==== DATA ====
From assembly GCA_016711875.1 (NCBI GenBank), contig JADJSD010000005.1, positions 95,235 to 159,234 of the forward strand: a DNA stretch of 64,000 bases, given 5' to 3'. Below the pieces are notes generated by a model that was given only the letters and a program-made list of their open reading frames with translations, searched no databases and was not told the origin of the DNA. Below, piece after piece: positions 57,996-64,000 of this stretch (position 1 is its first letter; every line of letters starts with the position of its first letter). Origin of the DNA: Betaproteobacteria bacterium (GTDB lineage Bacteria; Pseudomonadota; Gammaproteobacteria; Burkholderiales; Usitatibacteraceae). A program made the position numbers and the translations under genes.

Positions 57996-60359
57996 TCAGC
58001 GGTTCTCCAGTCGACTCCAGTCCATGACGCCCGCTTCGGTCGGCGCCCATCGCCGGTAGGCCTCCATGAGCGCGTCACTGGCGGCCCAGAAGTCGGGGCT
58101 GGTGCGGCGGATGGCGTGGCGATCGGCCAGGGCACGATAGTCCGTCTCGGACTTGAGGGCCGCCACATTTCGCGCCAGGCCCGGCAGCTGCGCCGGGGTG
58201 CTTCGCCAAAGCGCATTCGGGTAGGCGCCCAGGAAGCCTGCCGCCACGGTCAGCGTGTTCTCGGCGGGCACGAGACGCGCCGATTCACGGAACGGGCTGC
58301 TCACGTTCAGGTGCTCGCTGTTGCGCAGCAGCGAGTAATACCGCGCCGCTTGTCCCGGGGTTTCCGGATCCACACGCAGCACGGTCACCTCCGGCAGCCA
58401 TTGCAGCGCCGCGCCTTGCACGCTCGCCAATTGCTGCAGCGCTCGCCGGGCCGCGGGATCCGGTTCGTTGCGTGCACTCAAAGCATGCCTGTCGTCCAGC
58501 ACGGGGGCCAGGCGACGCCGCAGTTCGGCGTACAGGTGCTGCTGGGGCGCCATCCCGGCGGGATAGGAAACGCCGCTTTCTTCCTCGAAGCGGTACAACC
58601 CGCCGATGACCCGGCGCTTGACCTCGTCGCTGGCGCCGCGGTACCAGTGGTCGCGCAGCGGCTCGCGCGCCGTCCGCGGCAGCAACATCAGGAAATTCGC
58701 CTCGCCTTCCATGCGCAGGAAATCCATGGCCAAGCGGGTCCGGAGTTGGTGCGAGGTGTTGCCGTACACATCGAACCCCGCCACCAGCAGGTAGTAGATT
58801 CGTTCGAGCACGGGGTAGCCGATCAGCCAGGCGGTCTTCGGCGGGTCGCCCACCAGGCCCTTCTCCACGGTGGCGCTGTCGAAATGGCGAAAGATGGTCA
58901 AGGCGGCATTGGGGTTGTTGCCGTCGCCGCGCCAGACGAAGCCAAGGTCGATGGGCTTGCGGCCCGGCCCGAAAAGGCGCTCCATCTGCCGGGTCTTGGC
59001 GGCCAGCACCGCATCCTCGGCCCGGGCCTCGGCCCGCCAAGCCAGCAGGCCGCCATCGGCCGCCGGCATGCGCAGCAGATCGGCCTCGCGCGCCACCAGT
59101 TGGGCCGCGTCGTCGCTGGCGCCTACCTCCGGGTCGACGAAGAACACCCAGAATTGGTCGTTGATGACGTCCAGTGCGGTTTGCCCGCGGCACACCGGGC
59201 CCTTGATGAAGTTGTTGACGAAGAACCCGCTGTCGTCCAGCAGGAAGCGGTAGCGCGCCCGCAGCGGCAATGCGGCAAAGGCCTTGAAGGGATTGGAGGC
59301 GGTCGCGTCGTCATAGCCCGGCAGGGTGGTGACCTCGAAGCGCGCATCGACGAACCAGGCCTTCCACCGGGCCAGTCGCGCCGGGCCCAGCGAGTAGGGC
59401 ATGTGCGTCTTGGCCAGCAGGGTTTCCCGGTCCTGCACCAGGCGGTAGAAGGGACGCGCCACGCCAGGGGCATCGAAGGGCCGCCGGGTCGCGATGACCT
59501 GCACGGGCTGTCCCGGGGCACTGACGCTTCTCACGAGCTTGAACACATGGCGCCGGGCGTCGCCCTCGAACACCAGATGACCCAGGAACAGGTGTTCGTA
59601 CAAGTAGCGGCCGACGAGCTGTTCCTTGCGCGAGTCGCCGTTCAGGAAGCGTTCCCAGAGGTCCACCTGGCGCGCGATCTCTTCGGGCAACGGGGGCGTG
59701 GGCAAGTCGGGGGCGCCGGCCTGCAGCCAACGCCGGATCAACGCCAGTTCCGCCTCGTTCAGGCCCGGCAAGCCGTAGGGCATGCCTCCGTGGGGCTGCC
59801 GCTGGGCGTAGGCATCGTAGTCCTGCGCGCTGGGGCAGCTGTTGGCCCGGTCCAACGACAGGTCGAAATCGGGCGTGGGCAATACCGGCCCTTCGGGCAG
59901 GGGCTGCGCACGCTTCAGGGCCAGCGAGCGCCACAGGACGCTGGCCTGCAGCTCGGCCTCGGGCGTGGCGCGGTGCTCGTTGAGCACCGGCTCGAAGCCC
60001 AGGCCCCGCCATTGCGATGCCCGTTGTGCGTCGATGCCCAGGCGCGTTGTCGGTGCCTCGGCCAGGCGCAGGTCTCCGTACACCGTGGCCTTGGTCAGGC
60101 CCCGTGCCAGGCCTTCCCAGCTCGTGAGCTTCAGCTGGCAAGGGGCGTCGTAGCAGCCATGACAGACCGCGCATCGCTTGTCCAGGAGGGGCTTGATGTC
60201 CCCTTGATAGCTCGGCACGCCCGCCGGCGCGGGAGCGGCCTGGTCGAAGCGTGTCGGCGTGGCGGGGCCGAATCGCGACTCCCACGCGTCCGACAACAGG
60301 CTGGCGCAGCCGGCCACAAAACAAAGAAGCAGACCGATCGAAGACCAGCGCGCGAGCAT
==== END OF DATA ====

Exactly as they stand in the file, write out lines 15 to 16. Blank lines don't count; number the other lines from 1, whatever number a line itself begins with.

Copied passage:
59101 TGGGCCGCGTCGTCGCTGGCGCCTACCTCCGGGTCGACGAAGAACACCCAGAATTGGTCGTTGATGACGTCCAGTGCGGTTTGCCCGCGGCACACCGGGC
59201 CCTTGATGAAGTTGTTGACGAAGAACCCGCTGTCGTCCAGCAGGAAGCGGTAGCGCGCCCGCAGCGGCAATGCGGCAAAGGCCTTGAAGGGATTGGAGGC